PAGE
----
alloy: c. an admixture that lessens value; d. an impairing alien element; e. a compound, mixture, or union of different things

So, in terms of the metaphor, had in mind the "admixture," the "alien elements," the "compound, mixture, or union of different things." E.g., mixing vitriol with substance and content would have the effect of lending more meaning, more import, to what is being said. By contrast, most Rosie O'Donnell styled vitriol, as with Reid's in this instance, is not mixed with much that is substantive or credible in terms of accountability.

Too though, simple fact is, I don't particularly like it as a metaphor, reflecting upon it, but I don't like my typos either. So?

But for the address and your gift, I can in fact supply a (temporary) address, valid for another month or so. Your email address is valid and you will in fact follow up with the "gift"? I'd positively treasure it and would be sure to use it one sheet at a time, to help the environment - a la Sheryl Crow's recent advice. But more seriously, use my email addr if you care, I can in fact send a temp address.
4.30.2007 5:36pm
Dan Hamilton:

And while you argue that "if we retreat, our allies will think twice about supporting us in the future," it's worth considering that our allies largely don't support us now. That is partly the fallout from the administration's rush to war despite the counsel of more prudent domestic and allied voices. I don't see how historical revisionism will win us back the support of allies and domestic critics who were, we're now learning, right all along about the true costs of the war.


I and others are not talking about our fair weather allies that you are. I am talking about the Iraqs that will be murdered for working with us if we pull out early. We betrayed the Kurds and Iraqs after the first Gulf War. That is why they didn't cheer us. They didn't trust us. We have built trust. If the Democrats get their way we will betray the Iraqs just as we did South Viet Nam. After we bug out of Iraq. Who will believe that we will support them? Who will believe that we will fight? They will see us as a paper Tiger.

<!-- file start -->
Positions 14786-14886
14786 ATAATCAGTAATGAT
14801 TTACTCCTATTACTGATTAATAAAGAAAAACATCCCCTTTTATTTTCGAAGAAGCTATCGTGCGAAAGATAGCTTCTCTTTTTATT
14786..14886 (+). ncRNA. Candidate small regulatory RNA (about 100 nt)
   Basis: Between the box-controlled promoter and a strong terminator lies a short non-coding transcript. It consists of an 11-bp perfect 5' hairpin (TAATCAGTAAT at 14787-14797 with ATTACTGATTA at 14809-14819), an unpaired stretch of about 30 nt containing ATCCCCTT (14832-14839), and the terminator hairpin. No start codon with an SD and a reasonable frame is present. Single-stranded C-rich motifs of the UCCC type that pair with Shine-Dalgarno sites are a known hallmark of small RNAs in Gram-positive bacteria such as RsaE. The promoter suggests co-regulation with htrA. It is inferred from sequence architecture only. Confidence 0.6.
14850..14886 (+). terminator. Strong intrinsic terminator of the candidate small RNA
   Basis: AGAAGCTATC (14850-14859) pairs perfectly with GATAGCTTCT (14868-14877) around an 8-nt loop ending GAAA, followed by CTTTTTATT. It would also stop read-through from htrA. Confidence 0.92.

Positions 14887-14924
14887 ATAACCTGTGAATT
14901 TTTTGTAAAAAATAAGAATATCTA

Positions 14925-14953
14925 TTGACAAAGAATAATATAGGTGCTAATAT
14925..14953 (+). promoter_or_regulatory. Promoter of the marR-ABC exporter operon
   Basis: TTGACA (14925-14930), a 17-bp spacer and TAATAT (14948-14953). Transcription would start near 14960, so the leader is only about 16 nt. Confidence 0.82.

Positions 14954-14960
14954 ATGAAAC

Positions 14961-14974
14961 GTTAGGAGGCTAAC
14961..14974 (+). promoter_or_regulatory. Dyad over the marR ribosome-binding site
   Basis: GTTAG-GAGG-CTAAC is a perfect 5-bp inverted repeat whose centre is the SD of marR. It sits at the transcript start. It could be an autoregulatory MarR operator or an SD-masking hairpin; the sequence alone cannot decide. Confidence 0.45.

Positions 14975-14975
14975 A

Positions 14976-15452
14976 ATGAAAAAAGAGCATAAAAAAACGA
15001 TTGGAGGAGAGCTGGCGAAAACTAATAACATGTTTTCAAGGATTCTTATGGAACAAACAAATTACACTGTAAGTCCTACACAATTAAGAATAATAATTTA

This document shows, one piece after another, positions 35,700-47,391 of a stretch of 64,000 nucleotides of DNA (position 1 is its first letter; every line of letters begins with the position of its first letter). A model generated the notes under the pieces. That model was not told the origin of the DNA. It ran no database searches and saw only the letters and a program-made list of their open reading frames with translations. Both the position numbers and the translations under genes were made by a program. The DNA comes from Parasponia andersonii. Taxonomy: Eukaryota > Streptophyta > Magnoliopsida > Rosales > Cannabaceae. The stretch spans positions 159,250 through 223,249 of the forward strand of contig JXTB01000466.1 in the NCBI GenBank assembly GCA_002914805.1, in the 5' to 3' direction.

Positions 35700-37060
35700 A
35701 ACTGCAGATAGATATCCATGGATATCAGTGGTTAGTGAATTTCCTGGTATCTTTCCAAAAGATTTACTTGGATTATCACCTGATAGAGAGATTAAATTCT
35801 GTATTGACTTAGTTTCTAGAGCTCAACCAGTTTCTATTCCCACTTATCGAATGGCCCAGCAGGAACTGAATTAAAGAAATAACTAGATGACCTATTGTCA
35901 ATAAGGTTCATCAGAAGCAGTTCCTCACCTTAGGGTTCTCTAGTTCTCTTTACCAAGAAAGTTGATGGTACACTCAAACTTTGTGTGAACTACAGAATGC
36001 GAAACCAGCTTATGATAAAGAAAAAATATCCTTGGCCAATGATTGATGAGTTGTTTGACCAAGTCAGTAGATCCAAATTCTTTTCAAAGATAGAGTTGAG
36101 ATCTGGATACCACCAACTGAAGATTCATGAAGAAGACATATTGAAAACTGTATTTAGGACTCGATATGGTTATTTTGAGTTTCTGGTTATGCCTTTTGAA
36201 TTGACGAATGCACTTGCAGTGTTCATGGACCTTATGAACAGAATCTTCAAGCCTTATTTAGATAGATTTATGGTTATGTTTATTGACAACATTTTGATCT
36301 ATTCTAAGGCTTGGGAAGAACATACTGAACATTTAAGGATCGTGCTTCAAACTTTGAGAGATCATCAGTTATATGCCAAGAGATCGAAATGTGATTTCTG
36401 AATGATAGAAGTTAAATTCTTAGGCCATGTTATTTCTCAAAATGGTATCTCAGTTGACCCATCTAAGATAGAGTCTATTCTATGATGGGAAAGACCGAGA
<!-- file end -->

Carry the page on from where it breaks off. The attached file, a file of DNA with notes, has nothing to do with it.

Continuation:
Everyone will Know - Just keep fighting the US for a few years and they will give up and go home.

They aren't to be feared. Don't pay any attention to them. They run a Fast mile but have no stomach for a marathon.

Yes that is the signal that we want to send to the terrorists. Just keep at it we will give up. Or at least the Democrats will and they will stop the others from doing anything.
4.30.2007 7:39pm
Michael B (mail):
Stepping back, for some scope within which the Iraq and related debates can be assessed, the National Security Strategy, originally stamped exactly one year after 9/11, continues to be the chief touchstone and foundational.

Too, the speech on the USS Abraham Lincoln was variously derided above and it's also more interesting, once we step beyond Harry Reid-like soundbites. It was given in the immediate wake of the overthrow of Saddam-&-Sons' (idyllic kite-flying) regime and there are certainly some phrases, in hindsight, that could have been more cautiously worded. Still, some excerpts are revealing in a contrarion fashion,

"We have difficult work to do in Iraq."

"We're bringing order to parts of that country that remain dangerous."

"We're pursuing and finding leaders of the old regime, who will be held to account for their crimes."

"The transition from dictatorship to democracy will take time, but it is worth every effort. Our coalition will stay until our work is done. Then we will leave, and we will leave behind a free Iraq."

And yes, there's also statements such as "[m]ajor combat operations in Iraq have ended." and mention of the then newly initiated hunt for chemical and biological weapons and WMD in general. Much made of this, obviously, but even in terms of this regrettable intel misstep, by virtually all relevant Western intelligence agencies, we at least now know we don't have a WMD threat from Saddan and sons, Uday and Qusay.

Most fittingly there's this, reflecting on a primary purpose of the speech, acknowledging those and the families of those who sacrificed the most, including those among the broader coalition forces:

"Our nation and our coalition are proud of this accomplishment -- yet, it is you, the members of the United States military, who achieved it."

Well, am not a big "rah, rah" type, but that's a salient fact nonetheless. In turn that "thanks" was a salient reason for the speech in the first place, even if Reid-like opportunism would reduce the entire event to a preemptive declaration of victory, which it wasn't. Still, that final excerpt at least strikes a more positive note and frame of reference.